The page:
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Wounded Warriors complete 2022’s 600-kilometre run at Victoria’s Market Square

After a two-year hiatus, the run raised over $150,000 for uniformed first responders

Following a seven-day, 600-kilometre relay run down the eastern edge of Vancouver Island, the team ended 2022’s Wounded Warrior Run on its final leg into Victoria’s Market Square.

Joined by Victoria Police Chief Del Manak, Saanich Police Chief Dean Duthie, CFB Esquimalt Base Commander Capt. Jeff Hutchinson and Wounded Warriors Canada organizer Jacqueline Zweng, the relay made its way from theAfghanistan Memorial on Courtney Street to the downtown square.

The runners were greeted with fanfare from a band comprised of Greater Victoria police officers and applause from a small gathered crowd once they arrived at Market Square around 4:30 p.m. Throughout the seven days, Victoria police Sgt. Steve Kowa said speaking with veterans at legion halls across Vancouver Island proved more emotionally impactful than the trial of each day’s run.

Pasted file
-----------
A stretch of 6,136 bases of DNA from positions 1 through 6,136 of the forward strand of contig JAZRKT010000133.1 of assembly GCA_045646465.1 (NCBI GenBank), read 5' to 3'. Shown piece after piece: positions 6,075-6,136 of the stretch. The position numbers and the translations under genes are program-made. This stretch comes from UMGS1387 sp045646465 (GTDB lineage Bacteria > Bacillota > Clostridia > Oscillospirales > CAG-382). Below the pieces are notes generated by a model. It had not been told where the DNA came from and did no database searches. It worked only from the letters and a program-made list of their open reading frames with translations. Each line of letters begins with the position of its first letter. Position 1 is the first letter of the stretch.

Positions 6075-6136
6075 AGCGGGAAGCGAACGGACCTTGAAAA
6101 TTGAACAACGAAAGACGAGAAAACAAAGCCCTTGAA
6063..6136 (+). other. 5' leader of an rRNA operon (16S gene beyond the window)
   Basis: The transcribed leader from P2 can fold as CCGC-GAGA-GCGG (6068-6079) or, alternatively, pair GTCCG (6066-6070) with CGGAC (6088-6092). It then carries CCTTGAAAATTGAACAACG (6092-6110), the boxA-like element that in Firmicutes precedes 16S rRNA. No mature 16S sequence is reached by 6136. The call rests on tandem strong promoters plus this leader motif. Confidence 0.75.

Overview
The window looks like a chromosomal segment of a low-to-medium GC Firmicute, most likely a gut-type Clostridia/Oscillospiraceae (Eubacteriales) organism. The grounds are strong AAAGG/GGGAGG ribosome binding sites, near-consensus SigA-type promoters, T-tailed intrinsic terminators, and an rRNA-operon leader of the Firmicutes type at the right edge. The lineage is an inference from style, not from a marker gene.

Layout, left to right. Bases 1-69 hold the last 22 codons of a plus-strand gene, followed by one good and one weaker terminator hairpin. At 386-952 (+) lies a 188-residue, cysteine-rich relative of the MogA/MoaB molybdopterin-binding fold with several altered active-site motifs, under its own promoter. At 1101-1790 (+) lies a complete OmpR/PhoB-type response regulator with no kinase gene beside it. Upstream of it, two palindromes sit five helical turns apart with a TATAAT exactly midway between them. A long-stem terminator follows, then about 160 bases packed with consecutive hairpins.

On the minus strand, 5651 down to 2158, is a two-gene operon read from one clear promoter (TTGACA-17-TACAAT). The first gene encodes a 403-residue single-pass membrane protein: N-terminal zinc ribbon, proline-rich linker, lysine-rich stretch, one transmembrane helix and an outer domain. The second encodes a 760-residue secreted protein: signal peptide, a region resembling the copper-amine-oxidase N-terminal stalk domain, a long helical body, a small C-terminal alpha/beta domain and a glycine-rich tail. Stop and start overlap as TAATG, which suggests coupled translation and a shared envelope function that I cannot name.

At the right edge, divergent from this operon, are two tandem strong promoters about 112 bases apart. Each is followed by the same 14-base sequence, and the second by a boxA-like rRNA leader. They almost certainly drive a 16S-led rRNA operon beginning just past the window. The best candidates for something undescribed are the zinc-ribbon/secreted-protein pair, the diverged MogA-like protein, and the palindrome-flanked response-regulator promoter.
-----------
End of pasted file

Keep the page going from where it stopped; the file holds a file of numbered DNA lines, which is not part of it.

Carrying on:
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As of reporting, more than $150,000 has been raised towards mental health supports for uniformed first responders in B.C., according to the donation website.

“This is a culmination of what is not an insignificant achievement. (The run) is really quite amazing. It’s long days, a lot of kilometres and not always the best of conditions,” Hutchinson said before congratulating the runners who stood behind him and those who ran virtually across the country.

There is a tremendous amount of stigma towards injuries of occupational stress across the first responder workplaces of Greater Victoria added Manak. “The fact that we have so many people who suffer in silence, or are afraid to speak out whether you work for the police department, the fire department, paramedics, the Canadian Armed Forces or the coast guard … we have to bring that awareness. It’s just critical.”

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Funds raised for Wounded Warriors Canada go towards couples assistance for post-traumatic stress, service animals and workplace trauma resiliency training said Steve Topham, the group’s national partnership director.

Over its lifetime, Wounded Warriors Canada has raised over $25 billion, equating to 330,000 clinical hours for its veteran and first responder clients, Hutchinson added.

Donations can still be made at

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